Wednesday, 11 March 2015

Cypress, Sea and Purple Sand

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A perfect California day includes sunshine with temperatures around 70 degrees, an outdoor cafe, driving along the coast on Old California Highway One, stopping at overlooks, hiking some trails and discovering a beach or two.  Our Day in Carmel and Big Sur was perfect!   We planned our route over coffee, crab and eggs at “From Scratch” in Carmel.  The sunny patio was wreathed in arbors overflowing with scented yellow and fuchsia blooms.  Carmel is a quaint village with cute, English-style cottages, galleries and trendy shops stacked on a hillside overlooking Carmel Bay.  It resembles Niagara on the Lake in Ontario and Victoria, British Columbia.  Neither of those places can boast that its Mayor was once Clint Eastwood as they do in Carmel!  We sadly did not spot “The Man with No Name” while we were there.

Carmel town

image from Google

Touring on the iconic California One is an adventure with its steep hills and sharp curves that suggest you might fly off the edge of the cliff at any moment.  It was a beautiful but harrowing experience in our motor home a couple of years ago yet a more tranquil drive in our car this time.  Our first stop was at Point Lobos State Park where two stony peninsulas jut out into the ocean.  The northern point is more rugged with an array of gorgeous wind-sculpted trees whose roots grip the rocky boulders.  Some rock faces were adorned with a flowering succulent plant that fell across the surface like a waterfall.  Poison Oak, some dry and some with fresh leaves, grows everywhere and hikers must be aware not to touch it at any stage.  The Pacific’s waves crashed dramatically against the ragged rocks that define the California Coast.  A romp of sea otters floated nearby, camouflaged with kelp leaves.  The protected turquoise waters of Whaler’s Cove provided solitude for sea birds and breathtaking views for visitors.  The southern hike crosses more barren rock cliffs which sit above China Bay where Sea lions lounge on the beach and frolic in the waves.  Their scent “L’eau de Dead Fish” is potent and discourages any lingering.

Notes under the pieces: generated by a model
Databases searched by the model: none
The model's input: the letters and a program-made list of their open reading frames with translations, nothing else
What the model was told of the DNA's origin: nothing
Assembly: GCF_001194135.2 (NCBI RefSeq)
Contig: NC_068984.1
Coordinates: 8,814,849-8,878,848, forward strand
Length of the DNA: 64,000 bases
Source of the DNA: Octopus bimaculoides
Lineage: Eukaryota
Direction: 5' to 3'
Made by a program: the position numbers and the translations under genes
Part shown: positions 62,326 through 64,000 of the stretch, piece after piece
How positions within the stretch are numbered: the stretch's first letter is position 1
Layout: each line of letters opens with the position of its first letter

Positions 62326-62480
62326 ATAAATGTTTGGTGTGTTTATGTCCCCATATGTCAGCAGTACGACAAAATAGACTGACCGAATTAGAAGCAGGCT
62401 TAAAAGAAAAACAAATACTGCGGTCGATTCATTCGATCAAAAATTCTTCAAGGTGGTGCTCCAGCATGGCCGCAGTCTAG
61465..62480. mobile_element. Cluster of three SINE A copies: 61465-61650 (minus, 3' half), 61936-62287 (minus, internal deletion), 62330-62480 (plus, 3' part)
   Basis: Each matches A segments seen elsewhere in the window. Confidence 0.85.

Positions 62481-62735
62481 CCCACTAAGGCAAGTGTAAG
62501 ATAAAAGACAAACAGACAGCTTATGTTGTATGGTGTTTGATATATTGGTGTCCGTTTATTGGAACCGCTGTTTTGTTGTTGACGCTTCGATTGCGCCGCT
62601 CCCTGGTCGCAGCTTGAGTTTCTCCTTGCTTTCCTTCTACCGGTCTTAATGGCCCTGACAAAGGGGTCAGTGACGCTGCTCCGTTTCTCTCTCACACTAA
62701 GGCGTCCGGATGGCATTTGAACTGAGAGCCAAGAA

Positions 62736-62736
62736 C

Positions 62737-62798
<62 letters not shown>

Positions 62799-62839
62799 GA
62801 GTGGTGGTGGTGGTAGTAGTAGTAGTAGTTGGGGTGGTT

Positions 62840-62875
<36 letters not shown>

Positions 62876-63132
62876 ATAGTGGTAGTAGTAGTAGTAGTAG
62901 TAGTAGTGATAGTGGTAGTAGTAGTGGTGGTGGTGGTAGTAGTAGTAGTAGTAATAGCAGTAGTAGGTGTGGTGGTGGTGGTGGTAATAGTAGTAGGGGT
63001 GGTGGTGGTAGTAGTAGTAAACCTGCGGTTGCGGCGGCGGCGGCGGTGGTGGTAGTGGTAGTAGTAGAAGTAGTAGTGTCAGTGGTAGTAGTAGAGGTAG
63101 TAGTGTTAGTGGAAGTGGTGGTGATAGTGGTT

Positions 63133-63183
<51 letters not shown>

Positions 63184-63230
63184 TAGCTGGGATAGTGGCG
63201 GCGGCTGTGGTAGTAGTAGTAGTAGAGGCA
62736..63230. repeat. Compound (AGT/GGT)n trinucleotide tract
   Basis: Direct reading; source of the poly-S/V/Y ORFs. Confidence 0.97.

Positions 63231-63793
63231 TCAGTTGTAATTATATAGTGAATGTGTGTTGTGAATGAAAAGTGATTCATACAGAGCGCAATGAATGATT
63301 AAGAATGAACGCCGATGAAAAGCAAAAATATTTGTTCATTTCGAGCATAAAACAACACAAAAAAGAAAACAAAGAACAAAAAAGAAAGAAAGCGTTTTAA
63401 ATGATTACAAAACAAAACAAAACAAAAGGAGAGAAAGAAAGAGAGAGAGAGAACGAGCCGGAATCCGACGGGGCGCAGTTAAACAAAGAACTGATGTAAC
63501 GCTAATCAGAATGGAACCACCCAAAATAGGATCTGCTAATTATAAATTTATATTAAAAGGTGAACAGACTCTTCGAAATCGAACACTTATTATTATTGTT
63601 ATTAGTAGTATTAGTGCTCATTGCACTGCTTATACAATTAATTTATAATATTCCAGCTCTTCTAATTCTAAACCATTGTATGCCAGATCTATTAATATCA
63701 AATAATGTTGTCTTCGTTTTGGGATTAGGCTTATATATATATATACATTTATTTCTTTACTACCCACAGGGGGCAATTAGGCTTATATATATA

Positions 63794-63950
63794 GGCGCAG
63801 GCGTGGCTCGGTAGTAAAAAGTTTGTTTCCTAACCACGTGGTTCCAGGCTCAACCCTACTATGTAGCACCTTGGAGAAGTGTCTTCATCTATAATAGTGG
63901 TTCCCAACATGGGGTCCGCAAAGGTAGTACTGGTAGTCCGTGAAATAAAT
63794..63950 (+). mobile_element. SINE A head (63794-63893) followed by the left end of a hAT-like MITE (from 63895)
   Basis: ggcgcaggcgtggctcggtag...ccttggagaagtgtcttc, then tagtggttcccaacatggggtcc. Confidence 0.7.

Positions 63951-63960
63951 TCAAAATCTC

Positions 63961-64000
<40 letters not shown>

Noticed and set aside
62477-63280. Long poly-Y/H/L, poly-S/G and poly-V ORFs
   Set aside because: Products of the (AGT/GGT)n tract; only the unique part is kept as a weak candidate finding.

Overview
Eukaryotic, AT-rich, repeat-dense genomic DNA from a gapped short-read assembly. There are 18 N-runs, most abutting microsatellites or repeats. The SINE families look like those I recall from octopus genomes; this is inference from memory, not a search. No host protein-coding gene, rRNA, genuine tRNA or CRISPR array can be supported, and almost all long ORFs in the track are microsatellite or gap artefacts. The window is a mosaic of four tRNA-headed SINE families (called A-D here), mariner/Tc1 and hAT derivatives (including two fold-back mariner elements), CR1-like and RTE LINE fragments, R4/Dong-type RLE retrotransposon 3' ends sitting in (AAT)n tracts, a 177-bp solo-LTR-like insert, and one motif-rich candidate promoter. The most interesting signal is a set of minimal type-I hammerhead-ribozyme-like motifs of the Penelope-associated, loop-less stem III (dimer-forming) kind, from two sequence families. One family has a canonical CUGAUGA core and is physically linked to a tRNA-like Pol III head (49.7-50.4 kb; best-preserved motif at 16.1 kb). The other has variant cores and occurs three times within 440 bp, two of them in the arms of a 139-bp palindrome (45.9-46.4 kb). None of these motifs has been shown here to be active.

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Continuing south, we stopped at the beautiful Bixby Bridge, constructed in the 1930’s and standing nobly as a landmark near Hurricane Point.  There are a number of lighthouses along the coast and we viewed the Point Sur Lighthouse in silhouette through haze.  If the lighthouse were not closed for renovation, we would have stopped for a climb.  Miles on each side of California One are designated ranchland.  We saw a rancher on horseback leading his cattle along a ridge, how cool!  A variety of classic homes sit atop the highest cliffs precariously balanced, taking in spectacular views.

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Further south, travelers enter the cool forests of Big Sur at the feet of the Santa Lucia MountainsBig Sur, an unexplored, unmapped wilderness area in the early 1800’s was named by the Spanish “El Sur Grande”  meaning The Big South.  In the 1830’s Big Sur supported a vigorous Redwood lumbering industry using the Old Coast Trail which was transformed into California’s first scenic highway by 1937.  Big Sur River runs along the edge of the forests that support a variety of conifers and oak.  Luckily many redwoods were spared the axe of former logging in the area.  There are a sprinkling of lodges and cabins all constructed in the 1940’s and 1950’s with rustic logs and hewn wood furnishings.  These days the cabins that simply held a couple of beds, a table and a lamp have indoor plumbing and fireplaces.  A riverside porch in Big Sur beside a Giant Redwood, provided the perfect location for us to enjoy ice cream cones.

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Our final destination came at the end of a single lane dirt road and a $10.00 fee at the entrance booth.  Pfeiffer Beach National Forest was a great beach destination to explore.  The rip tide prevents swimming but the scenic rocks, caves, surf and unusual purple sand are well worth a visit.  Green sea urchins, stars and muscles cling to the rocks that were constantly smashed by waves.  The rusty-sand cliffs, similar to many along Highway One, are carved and furrowed by nature into gorgeous sculptures.  Exploring the rocks, ambling along the beach and wave-watching wrapped up our day.

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